No, I didn’t lose all my marbles, I did say “war,” only I wasn’t thinking of the one fought in a real battlefield, but within the economic realm of a once prosperous Canadian province — Ontario.
Last week, Ontario’s Liberal Premier McGuinty threw down the gauntlet, first by accusing federal Conservative Finance Minister Jim Flaherty of losing sight of the big picture and focusing too much on the economies of Western Canadian provinces, generously throwing them corporate tax breaks as if the days of that side of the country struggling economically had not ceased to exist long ago.
Naturally, Flaherty couldn’t stand idly by. He then accused Ontario’s Liberals of not knowing when and who to subsidize and at whose expense. And apparently, Ontario’s Minister for Economic Development, Sandra Pupatello, then responded, “…and if [Mr. Flaherty] wants war, he’s going to get one!” After words such as these, an Ontarian like me cannot but wonder, “Who are these people?”
This is where we are right now: By cutting Canada’s goods and services tax (GST) by one percent in 2008 and onward, Flaherty effectively shot himself in the foot, and the federal coffers, too. Now he is struggling to find the money to fund new research and development, as well as new capital investments in equipment and heavy machinery.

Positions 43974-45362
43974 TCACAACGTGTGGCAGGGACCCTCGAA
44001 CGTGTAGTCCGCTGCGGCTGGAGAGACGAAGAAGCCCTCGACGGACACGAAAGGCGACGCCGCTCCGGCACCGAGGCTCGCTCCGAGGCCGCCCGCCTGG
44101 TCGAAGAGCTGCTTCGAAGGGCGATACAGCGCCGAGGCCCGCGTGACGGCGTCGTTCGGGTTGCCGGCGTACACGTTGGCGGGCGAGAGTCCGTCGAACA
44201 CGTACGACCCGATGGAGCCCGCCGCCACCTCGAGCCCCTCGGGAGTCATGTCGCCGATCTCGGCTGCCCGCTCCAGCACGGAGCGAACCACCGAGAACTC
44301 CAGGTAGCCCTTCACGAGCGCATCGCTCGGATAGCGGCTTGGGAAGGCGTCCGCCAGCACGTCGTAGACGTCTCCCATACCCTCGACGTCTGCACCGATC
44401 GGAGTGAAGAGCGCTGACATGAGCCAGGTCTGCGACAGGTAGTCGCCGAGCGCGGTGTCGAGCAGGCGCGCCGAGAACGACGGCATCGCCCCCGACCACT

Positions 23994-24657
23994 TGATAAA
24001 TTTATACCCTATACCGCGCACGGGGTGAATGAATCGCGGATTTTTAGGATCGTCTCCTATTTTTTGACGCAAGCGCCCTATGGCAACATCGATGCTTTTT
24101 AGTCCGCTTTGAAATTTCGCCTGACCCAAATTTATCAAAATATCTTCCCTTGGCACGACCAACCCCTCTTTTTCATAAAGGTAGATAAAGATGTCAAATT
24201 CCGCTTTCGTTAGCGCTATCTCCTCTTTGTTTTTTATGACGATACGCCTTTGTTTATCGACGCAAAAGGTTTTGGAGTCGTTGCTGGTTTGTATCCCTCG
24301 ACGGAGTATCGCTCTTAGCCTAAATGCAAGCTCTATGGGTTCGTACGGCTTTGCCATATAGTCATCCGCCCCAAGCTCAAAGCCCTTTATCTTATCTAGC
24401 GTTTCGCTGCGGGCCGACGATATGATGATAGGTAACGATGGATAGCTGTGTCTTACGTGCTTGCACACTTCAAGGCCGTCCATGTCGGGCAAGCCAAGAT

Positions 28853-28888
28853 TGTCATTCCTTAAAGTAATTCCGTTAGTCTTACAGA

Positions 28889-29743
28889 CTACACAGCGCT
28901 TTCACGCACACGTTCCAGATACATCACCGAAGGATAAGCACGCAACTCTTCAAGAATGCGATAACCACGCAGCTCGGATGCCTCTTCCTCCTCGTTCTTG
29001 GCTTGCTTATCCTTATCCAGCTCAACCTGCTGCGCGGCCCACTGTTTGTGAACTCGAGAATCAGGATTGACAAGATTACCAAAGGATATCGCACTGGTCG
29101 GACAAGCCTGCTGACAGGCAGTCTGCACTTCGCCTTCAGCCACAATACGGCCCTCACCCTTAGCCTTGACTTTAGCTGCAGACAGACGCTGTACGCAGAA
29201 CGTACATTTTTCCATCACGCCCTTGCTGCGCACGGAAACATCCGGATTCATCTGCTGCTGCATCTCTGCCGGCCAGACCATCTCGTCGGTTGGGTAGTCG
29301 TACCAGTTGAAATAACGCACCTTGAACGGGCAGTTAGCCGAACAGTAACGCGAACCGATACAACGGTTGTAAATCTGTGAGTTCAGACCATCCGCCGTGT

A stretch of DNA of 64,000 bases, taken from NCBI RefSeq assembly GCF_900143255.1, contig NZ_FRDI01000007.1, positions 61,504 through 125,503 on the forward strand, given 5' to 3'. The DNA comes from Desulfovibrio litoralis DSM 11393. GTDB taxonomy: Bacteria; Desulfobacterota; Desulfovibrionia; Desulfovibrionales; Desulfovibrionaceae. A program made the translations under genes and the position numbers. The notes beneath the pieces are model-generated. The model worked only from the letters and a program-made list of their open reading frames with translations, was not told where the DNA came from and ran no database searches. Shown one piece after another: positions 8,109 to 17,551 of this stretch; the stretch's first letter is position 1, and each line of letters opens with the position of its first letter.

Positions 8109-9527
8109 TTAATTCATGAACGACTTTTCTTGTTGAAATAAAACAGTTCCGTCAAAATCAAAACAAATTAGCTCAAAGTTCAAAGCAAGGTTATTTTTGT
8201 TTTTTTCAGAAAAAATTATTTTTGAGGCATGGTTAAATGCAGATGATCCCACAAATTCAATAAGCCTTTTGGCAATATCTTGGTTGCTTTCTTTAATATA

On the other hand, McGuinty has made his fair share of miscalculations. It seemed easy to balance a budget when the economy was growing and energy prices were declining. Last spring, Ontario’s budget was balanced and the province’s reserve fund was flush with tax revenue.
This spring, however, Ontario’s fierce leader will have exhausted the reserve fund just to keep the province’s head above water, somehow managing to disregard the zero growth expectations for Ontario for the first two quarters of 2008 completely. Still, such a bleak forecast didn’t stop McGuinty from picking which individual Ontario firm should be put on the provincial subsidy.
Such bickering and power-tripping is at the very least degrading. And if it progresses much further, it will only hurt the people who elected them in the first place. It just goes to show that politics and the economy must be considered in unison when election times roll around, never forgetting how each of the officials scored their points before and after voting polls had closed. In other words, voters where democracy is the preferred way should wear both their “investor” and “voter” hats during elections.